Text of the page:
We’ll be happy to assist you any way we can with your radiant heat furnace project!
A very common question we get from our customer is this: Can you use a wood stove with radiant heat?
The answer to that question is a resounding yes!
Radiant heat off your furnace is the best type of heat and keeps your floors toasty warm! radiant floor heat is about 20% more efficient and you can keep the water temperature much lower; saving you even more wood or coal!
The water that runs through your floor for radiant floor heat is never any warmer than 140°. Hotter temperatures will crack the floor if you have concrete and may warp your wood if it is any hotter.
One nice thing about radiant floor heat, is that it keeps the lower 10 feet of your room the warmest. This eliminates heat going up to the ceiling and out the roof where it is ultimately lost. This is one of the reasons for the great savings with radiant floor heat. this is fabulous for rooms that have tall ceilings, such as in great rooms.
It is also very nice not having air blowing around. This means that air is not blowing around either and it ends up feeling warmer.
Hydronic heat, means heat distributed via water.
Radiant heat is heat transferred through space from a surface without being carried by air or other fluids. It feels like warmth from the sun. For instance, you are out for a walk on a cool day, then you are drenched with sudden warmth from the sun! That’s what radiant heat feels like.
IT WARMS YOU ALL OVER!
How Hydronic Radiant Floors Work
Here is how hydronic radiant floors work. Water is circulated through special tubing, called PEX Tubing, that runs under the floor. The warm piping radiates heat through your floor, making it toasty warm.
Radiant floor heat is more efficient because it heats you directly. The room’s humidity is also more ideal. It gradually releases radiant energy to the cool objects in the room. The warmth is greater at floor level and decreases as it reaches the ceiling. This is both more comfortable (Your head feels cooler and your feet are warmer) This type of heating is not new! It goes back to the Roman Times, and is still a very popular way to heat in Europe.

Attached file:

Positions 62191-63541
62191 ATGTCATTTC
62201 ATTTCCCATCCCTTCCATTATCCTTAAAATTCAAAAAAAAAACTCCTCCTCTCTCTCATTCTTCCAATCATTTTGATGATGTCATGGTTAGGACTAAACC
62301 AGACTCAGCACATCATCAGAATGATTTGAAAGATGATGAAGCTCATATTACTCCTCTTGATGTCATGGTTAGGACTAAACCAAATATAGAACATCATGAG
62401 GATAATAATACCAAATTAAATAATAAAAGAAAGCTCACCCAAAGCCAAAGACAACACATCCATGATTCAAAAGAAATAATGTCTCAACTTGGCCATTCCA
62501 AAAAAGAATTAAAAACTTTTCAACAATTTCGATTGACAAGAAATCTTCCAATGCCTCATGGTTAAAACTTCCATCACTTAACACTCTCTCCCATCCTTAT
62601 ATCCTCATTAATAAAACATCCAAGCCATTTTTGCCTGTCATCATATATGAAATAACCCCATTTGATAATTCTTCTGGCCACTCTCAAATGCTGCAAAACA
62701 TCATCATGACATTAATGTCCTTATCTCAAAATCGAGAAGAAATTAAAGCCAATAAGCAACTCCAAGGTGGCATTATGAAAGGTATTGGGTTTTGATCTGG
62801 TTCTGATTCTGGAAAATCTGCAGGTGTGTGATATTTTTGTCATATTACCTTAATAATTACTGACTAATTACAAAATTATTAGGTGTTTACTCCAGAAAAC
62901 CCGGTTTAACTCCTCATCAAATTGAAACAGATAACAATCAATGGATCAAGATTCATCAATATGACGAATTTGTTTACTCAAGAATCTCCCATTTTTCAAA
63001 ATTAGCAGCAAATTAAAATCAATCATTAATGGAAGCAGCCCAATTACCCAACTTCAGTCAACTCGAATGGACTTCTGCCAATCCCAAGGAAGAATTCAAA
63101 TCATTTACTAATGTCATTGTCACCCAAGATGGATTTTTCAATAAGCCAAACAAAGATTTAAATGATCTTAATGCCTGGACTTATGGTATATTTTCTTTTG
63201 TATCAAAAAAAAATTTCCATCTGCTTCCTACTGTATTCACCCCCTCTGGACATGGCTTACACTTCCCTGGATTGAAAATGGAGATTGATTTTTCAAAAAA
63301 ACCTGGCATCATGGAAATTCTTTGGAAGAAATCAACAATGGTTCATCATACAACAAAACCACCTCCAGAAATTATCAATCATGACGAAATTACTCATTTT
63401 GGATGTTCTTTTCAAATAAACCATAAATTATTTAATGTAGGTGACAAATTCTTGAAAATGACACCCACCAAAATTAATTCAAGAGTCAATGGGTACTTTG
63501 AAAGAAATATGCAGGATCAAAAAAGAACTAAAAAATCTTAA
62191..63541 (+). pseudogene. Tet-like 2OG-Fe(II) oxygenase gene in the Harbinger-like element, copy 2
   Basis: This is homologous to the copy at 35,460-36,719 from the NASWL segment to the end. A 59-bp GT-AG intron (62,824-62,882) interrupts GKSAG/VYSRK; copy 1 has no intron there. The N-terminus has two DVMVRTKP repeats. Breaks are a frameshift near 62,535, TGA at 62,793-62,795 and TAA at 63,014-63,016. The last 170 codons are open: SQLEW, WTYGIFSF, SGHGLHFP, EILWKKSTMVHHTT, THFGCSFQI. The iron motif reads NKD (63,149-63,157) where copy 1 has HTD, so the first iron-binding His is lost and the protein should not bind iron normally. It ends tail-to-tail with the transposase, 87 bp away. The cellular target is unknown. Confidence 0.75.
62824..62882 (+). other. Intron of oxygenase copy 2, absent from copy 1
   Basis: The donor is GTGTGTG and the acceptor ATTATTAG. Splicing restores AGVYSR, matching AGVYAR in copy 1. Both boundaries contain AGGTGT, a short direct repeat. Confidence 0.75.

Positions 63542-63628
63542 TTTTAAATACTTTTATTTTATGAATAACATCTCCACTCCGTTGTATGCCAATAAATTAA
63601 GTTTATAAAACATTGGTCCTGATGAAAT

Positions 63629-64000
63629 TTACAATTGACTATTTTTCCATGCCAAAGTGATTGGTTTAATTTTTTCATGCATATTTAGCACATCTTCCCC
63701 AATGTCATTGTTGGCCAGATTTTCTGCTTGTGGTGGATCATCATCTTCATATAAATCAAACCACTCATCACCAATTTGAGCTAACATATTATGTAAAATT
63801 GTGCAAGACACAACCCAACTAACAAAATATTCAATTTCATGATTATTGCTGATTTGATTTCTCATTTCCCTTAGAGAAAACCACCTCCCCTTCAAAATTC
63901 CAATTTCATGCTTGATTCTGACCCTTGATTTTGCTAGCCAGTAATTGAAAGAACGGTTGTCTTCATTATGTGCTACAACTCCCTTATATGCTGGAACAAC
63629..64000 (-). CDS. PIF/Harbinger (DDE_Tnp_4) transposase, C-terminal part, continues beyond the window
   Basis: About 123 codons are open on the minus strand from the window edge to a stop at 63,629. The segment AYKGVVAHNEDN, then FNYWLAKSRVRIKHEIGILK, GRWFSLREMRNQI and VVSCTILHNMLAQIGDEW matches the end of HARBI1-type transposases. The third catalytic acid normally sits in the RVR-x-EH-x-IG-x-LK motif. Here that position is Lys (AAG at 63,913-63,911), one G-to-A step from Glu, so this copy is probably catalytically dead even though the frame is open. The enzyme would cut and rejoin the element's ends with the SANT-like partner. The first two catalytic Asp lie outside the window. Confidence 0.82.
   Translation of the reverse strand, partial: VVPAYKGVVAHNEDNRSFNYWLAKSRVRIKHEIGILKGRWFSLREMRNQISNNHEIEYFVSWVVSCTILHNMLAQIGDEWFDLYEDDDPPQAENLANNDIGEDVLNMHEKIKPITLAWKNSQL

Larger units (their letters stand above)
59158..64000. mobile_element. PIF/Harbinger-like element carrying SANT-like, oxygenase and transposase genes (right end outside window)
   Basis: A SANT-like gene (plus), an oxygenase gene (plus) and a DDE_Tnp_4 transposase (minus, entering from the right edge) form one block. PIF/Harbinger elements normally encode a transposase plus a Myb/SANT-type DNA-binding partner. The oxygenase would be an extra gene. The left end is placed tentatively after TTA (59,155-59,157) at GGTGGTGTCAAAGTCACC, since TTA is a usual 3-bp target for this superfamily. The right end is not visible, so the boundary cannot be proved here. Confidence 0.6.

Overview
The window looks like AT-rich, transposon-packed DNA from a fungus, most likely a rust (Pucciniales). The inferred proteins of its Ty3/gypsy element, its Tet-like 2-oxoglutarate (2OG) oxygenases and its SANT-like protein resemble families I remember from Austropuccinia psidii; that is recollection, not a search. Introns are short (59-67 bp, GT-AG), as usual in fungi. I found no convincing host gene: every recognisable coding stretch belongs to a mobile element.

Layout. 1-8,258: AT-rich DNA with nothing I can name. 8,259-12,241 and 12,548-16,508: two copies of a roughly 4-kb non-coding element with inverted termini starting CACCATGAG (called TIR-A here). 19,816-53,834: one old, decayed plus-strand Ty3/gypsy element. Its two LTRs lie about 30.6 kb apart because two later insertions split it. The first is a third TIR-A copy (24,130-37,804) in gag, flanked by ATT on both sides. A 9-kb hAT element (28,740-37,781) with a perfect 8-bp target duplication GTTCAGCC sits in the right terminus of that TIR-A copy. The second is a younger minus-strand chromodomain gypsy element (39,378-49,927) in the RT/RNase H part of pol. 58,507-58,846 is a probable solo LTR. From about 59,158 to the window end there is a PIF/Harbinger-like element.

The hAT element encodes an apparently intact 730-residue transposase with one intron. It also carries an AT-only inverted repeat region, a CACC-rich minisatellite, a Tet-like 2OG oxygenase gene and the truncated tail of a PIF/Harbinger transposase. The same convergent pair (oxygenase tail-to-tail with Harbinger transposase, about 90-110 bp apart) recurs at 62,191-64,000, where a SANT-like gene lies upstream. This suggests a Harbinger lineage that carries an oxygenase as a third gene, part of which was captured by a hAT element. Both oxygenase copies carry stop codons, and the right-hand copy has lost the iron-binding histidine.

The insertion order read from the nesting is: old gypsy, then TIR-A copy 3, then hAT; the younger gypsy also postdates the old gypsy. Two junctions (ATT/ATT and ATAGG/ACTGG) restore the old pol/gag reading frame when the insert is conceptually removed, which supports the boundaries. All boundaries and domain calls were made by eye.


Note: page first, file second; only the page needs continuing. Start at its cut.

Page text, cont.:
Think about installing radiant floor heat in your new or existing home. The benefits of this superior heating system include, even warmth, higher efficiency, quieter, cleaner, cozier and healthier heating!
If you have an existing home, you may be able to put radiators in their; either the old-style cast-iron radiators, baseboard Hydronic heaters ( they look just like electric baseboard heaters except they carry water and are extremely more efficient), newer style radiators that looked much better but then again if you have an older house then the old-style cast-iron radiators may look very good – and are usually very cheap if they are but used!
A new construction we usually recommend that you put Pex pipe in your flooring. This can either be on the sub-floor or underneath the sub-floor, with the finished material on top – be it ceramic for porcelain tile, carpet or Hardwood.